June 16, 2002
June 16, 2002
June 19, 2002
7.989.1 - 7.989.9
Robotics in Introduction to Electrical and Computer Engineering at the Virginia Military Institute
David L. Livingston, James C. Squire Virginia Military Institute
Increasingly universities are adopting a robotics-centric approach to teach their freshmen Introduction to Electrical Engineering: 23% of this year’s top-rated engineering schools with an introductory course incorporate a significant amount of robotics into their curricula. Besides teaching concepts from analog, digital, control, and programming courses, students find robots inherently appealing – an important attribute in this national climate of decreasing engineering enrollment. Published data indicate universities tend to either have students build prepackaged robot kits, which stress programming skills, or less commonly have students design their own from discrete components, which stresses interdisciplinary (e.g. mechanical) design and team collaboration. In this paper we describe an intermediate approach we have taken at the Virginia Military Institute. Our students begin with a pre-built mobile base, and then using discrete parts they breadboard a controller, the sensor arrays, and control electronics. In this manner we concentrate on core electrical engineering topics: basic analog and digital circuitry, computer architecture, and machine-level programming, while providing some controlled opportunities for students to make design choices and experiment with the open-architecture system.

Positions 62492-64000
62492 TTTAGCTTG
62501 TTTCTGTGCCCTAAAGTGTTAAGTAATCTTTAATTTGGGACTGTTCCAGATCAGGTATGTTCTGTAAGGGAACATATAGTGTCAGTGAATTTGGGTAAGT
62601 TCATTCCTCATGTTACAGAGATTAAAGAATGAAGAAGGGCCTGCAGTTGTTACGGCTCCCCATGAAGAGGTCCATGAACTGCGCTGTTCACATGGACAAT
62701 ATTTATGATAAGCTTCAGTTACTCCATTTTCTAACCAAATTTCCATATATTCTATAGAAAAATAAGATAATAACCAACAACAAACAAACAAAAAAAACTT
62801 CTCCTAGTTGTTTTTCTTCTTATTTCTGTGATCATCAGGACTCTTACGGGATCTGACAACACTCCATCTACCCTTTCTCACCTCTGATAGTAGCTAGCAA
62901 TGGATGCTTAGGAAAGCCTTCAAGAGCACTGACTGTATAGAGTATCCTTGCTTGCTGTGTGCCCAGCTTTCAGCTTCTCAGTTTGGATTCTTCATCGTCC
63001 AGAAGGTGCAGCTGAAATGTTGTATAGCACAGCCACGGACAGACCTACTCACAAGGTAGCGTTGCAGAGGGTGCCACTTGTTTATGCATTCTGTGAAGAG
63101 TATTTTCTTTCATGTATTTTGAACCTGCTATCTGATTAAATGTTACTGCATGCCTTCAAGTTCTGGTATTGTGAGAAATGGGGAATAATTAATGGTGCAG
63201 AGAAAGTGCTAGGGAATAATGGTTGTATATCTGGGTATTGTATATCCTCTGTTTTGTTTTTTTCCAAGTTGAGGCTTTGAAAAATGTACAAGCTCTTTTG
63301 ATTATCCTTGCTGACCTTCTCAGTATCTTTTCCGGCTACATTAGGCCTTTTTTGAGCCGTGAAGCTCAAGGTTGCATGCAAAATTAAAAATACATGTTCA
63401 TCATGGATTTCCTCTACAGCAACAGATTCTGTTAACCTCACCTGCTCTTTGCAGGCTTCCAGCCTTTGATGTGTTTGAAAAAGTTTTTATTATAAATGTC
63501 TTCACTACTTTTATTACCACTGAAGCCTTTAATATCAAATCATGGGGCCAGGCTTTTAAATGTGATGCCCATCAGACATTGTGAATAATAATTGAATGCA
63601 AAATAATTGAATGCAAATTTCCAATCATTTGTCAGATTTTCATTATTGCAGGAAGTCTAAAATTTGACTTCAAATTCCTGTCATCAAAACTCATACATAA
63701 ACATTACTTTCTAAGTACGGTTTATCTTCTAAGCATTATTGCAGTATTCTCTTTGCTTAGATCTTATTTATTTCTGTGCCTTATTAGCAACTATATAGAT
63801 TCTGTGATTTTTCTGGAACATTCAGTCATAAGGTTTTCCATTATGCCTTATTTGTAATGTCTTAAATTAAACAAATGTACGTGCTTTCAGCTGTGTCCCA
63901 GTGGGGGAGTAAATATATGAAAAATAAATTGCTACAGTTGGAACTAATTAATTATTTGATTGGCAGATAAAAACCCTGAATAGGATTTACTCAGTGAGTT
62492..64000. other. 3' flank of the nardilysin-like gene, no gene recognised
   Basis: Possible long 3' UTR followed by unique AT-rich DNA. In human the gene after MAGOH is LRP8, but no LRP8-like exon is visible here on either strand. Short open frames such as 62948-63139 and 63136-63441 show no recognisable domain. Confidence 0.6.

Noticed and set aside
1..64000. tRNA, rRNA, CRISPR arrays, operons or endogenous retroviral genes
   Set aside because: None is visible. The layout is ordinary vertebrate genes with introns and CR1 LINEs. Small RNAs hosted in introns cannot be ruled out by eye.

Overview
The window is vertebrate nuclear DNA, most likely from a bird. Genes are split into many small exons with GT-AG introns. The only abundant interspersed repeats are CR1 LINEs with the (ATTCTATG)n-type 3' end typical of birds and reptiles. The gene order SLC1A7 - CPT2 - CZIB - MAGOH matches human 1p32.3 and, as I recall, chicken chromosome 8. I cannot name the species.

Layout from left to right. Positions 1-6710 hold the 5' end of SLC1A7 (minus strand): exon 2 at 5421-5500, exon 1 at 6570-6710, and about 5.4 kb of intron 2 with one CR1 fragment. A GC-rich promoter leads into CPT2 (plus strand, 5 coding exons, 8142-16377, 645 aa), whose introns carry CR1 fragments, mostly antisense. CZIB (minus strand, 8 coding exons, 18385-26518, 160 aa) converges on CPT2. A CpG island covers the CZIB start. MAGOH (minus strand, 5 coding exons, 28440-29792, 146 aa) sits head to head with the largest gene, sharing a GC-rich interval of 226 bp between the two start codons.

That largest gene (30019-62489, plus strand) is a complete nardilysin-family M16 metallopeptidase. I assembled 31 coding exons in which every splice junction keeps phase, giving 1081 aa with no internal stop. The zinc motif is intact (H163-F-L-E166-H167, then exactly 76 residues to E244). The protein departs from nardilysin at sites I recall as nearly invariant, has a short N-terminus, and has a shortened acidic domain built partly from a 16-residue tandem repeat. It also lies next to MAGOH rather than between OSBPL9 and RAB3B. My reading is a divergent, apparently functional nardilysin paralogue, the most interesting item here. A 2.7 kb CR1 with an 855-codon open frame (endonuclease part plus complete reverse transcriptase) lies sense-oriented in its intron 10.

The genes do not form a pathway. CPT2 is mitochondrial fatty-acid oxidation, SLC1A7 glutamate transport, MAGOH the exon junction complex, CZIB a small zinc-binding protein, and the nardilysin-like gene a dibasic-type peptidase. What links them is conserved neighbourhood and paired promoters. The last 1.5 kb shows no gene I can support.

There is a clear national trend towards the adoption of robotics as an aid to teaching undergraduate electrical engineering courses in general, and introductory courses in particular. In 1990, less than 1% of the ASEE conference abstracts dealt with robotics in undergraduate education; this rose to 10% in 2000 and 12% in 2001. Today, 23% of the top-rated electrical engineering schools 1 with introductory courses either are entirely robotics-centric or else use them in a major block of instruction, versus 0% in 1990. This emphasis on using robotics as a learning tool for introductory courses extends to other disciplines as well, such as in aerospace engineering 2, mechanical engineering 3, computer engineering 4, and even in pre-engineering high school courses 5.
There are several reasons for the increasing popularity of robotics in introductory courses. Undeniably freshmen find them fascinating; questionnaires distributed following our introductory course are laced with comments such as “loved building the modules [that ultimately produced] a robot,” “this is why I became an EE major,” and the more succinct “cool robot.” Students also
“Proceedings of the 2002 American Society for Engin eering Education Annual Conference & Exposition Copyright © 2002, American Society for Engineering Education”
Livingston, D., & Squire, J. (2002, June), Robotics In Introduction To Ece At Vmi Paper presented at 2002 Annual Conference, Montreal, Canada. 10.18260/1-2--11339
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